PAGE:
MadSci Network: Chemistry

Re: why does sugar dissolve in vegetable oil and salt does not?

Date: Fri Mar 8 09:20:37 2002
Posted By: John R Engen, Faculty, Chemistry, biochemistry, molecular biology, University of New Mexico
Area of science: Chemistry
ID: 1009823205.Ch

The simple answer has to do with how things are dissolved in 
general.  When salt (NaCl) is placed in water, it "dissolves" because all 
the sodium ions and chloride ions separate from each other and "hide" 
(become dispersed) within the water molecules.  This is an example of an 
ionic system: Na+ and Cl- interact with the water molecules in a specific 
way...the positively charged Na+ is attracted to the part of water that is 
negatively charged and the negatively charged Cl- is attracted to the 
positive part of the water molecules.

Its the same general principle when talking about salt dissolving in 
vegetable oil.  Vegetable oil is made of lipids: chains of carbon and 
hydrogen, which are not ionic at all.  Therefore there are no places for 
ionic sodium and chloride to hide within the lipids.  The Na+ and Cl- would 
prefer to stay with each other where they have nice ionic interactions..the 
result is that the salt does not dissolve.

Sugar, on the other hand, can have interactions with the lipids.  Sugar is 
composed of carbon, hydrogen and oxygen in a ring structure.  It has 
chemical groups that can interact with the CH's of the lipids AND it also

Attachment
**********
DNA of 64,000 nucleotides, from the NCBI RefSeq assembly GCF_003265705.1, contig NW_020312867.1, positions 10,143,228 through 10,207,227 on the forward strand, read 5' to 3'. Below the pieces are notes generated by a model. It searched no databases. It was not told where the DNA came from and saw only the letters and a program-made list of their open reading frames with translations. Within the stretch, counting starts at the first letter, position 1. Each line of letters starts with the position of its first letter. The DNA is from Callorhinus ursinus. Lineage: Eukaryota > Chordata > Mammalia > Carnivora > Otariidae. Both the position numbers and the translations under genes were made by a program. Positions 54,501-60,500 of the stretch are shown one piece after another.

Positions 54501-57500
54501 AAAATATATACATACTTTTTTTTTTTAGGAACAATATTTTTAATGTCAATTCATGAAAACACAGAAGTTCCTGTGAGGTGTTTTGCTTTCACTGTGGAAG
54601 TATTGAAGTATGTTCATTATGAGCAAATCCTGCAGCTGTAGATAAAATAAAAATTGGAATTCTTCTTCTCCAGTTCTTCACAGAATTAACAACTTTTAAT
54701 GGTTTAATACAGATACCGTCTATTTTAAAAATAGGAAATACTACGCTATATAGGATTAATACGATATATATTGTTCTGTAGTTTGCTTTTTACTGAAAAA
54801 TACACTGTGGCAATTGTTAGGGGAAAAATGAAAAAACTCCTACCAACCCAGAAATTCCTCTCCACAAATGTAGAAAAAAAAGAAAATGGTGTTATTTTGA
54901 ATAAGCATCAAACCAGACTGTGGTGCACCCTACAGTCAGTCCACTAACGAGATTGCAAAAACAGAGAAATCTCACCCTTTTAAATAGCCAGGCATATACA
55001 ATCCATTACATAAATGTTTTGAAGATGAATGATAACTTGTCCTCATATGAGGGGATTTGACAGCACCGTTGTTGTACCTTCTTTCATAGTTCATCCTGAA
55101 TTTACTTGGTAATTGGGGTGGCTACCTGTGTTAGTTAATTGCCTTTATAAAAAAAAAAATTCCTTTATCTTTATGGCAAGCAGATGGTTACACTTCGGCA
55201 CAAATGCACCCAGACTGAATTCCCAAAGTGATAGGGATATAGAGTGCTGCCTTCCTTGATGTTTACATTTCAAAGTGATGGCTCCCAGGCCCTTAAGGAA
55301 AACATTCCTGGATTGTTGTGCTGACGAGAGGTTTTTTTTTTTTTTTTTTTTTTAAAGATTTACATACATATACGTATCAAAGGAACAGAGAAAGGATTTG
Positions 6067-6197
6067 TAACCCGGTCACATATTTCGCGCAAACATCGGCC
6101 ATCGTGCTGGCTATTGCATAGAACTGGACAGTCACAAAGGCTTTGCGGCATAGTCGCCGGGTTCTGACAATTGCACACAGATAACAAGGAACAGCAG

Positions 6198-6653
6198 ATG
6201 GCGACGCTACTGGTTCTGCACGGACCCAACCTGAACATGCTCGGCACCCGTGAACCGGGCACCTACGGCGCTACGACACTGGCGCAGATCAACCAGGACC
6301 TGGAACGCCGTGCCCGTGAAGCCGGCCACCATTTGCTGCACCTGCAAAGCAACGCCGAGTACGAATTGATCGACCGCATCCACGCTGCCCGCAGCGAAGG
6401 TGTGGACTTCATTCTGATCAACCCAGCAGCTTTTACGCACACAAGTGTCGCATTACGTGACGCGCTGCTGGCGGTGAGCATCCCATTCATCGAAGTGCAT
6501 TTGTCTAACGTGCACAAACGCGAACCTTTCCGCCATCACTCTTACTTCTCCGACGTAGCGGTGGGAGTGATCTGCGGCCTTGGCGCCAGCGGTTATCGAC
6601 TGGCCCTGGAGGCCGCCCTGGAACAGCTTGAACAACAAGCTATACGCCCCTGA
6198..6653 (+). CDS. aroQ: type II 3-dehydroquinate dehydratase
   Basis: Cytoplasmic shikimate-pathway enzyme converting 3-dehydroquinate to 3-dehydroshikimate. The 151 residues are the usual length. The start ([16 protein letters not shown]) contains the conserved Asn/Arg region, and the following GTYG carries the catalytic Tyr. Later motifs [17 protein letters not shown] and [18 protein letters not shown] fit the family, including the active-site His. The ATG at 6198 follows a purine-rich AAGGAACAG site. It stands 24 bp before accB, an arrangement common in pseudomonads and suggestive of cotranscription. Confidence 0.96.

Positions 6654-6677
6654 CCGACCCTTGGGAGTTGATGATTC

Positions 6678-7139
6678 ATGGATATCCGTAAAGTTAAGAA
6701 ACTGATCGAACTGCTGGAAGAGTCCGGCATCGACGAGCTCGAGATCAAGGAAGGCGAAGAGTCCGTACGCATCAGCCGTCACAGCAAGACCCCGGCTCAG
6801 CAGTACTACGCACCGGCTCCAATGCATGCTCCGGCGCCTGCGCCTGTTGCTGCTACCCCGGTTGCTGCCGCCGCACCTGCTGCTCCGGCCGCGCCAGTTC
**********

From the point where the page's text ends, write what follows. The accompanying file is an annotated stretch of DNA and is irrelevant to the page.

has chemical groups (OH) that can interact with water molecules.  It 
makes contacts with the lipids and slowly starts to hide within the 
lipid molecules until its so dispersed that you cannot see it in 
granular form anymore.  Due to these properties, sugar can dissolve in both 
water and in the vegetable oil.

Things become more complex when you move to other types of oils because 
they may or may not have chemical groups that can interact with the sugar 
groups.  It depends a lot on the hydrogenated nature of the oils.  Try the 
experiment with liquid butter and see what happens.  When butter is a 
solid, the tails of the lipids do not line up and therefore it is a solid.  
When you heat it, the tails all line up and the molecules pack together 
much better allowing it to liquify.

Yeast is even more complex because it is not a molecule but an actual 
organism in the yeast kingdom.  Yeast is made of actual yeast organisms, 
which can be observed under the microscope.  Dry yeast is kind of 
living in suspended animation: when you put dry yeast in water and give it 
some sugar, it comes out of its suspended state and goes back to living 
in a normal way, converting sugar into carbon dioxide for example which makes 
the bread rise.

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